By Lynn Edmonds
On a quaint, residential street in Whitestone, on the grounds of the North Presbyterian Church, is nestled a Sept. 11 memorial designed by Danny Naimoli, a Whitestone resident who lost his cousin in the attacks 15 years ago.
Inside the oasis-like memorial, water of remembrance flows over a ledge and rushes soothingly over smooth pebbles. Above the water is a wooden bridge, and in the back of the memorial sits a shaded gazebo. Plants, flowers and the running water give the place a perceptibly cooler feel in the summer months, making it feel a world away from the occasional car that whizzes on 154th Street, near 26th Avenue.
Now, Naimoli has organized one more tribute, this time specifically for his fallen cousin, Vincent Cangelosi.
On Tuesday, Councilman Paul Vallone (D-Bayside) hosted a ceremony to co-name a section the section of 154th Street by the memorial for Cangelosi, a Whitestone native who worked in the World Trade Center with Cantor Fitzgerald.
Naimoli and Cangelosi’s parents, Vincent Cangelosi Sr. and Michelle Cangelosi, attended the ceremony, as well officers from the 109th Precinct, including Commanding Officer Inspector Judith Harrison. Barbara Embriano, President of the Bowne Park Civic Association, Chrissy Voskerichian, former president of the Community Council and a representative from U.S. Rep. Grace Meng’s (D-Flushing) office also attended the event.
“This is very important to my family, for all of you to be here today, in honor of the 9/11 victims and my son, thank you,” Cangelosi’s mother, Michelle Cangelosi, said.
Cangelosi’s father, Vincent Cangelosi Sr., spoke about something that he witnessed on the day he lost his son.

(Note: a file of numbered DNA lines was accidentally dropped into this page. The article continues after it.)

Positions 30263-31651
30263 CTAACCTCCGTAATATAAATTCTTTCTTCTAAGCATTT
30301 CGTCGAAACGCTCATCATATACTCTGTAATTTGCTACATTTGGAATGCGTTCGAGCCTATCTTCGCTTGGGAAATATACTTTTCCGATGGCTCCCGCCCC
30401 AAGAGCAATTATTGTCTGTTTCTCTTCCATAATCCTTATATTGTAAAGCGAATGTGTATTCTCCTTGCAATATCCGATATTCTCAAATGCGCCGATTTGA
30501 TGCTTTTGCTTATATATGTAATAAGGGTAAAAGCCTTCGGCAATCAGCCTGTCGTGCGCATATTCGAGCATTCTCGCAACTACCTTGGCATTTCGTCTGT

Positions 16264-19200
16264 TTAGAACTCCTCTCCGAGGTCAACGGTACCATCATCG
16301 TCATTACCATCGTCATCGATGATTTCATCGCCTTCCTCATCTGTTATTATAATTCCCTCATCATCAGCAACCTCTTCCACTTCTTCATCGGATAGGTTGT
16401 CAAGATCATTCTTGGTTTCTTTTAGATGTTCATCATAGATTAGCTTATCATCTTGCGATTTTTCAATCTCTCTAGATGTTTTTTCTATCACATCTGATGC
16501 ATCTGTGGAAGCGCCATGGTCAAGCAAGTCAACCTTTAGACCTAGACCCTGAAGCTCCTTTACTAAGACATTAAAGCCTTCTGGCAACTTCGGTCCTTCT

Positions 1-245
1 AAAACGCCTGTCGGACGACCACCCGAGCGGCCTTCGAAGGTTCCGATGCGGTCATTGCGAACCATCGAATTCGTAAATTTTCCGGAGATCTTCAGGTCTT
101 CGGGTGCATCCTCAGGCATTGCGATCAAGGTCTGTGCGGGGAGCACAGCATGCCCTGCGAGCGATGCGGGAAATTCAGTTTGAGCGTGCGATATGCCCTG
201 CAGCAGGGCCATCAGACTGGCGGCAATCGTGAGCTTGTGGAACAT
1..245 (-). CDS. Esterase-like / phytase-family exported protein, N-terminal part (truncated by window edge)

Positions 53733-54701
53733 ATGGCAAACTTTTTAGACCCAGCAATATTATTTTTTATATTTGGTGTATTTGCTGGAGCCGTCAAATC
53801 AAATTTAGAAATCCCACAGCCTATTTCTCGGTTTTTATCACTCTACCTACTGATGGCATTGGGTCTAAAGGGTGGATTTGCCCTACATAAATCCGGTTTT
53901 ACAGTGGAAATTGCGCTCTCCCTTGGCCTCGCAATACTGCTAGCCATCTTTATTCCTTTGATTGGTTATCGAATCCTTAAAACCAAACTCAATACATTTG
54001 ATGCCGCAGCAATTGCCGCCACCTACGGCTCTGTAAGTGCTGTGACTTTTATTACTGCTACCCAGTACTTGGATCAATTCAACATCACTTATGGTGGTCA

“When I was trying to rush home to be with my wife, I remember the firemen and policemen passing me on the highway, running toward those buildings, and to me that is a wonderful memory that will stick with me for the rest of my life,” Cangelosi said.
The memorial park honors all first responders as well as civilians that were lost. A fire hydrant, black, weathered and streaming water, is a symbolic tribute to firefighters while other elements represent each individual or group who was lost.
“It’s there for all of the heroes, and anybody who would sacrifice their life to keep us safe,” Vallone said. “And that’s why this has become a symbol of peace, and we need that now more than ever.”
The plan for the park was several years in the making for Naimoli, who envisioned it himself.
“I would drive by this property every day for years, until I finally approached them with a plan,” he said. “I hope by building this park, I somehow help to keep my cousin Vinny and thousands of other lives memorialized and bring a lot of peace to all that come,” Naimoli said.
“Although it’s been so many years it’s still hard for me to mention my son’s name without tearing up,” Cangelosi told NY1 at the event Tuesday. “The street re-naming fills my heart.”
Reach Lynn Edmonds at (718) 357-7400 x127, email@example.com or @Ellinoamerikana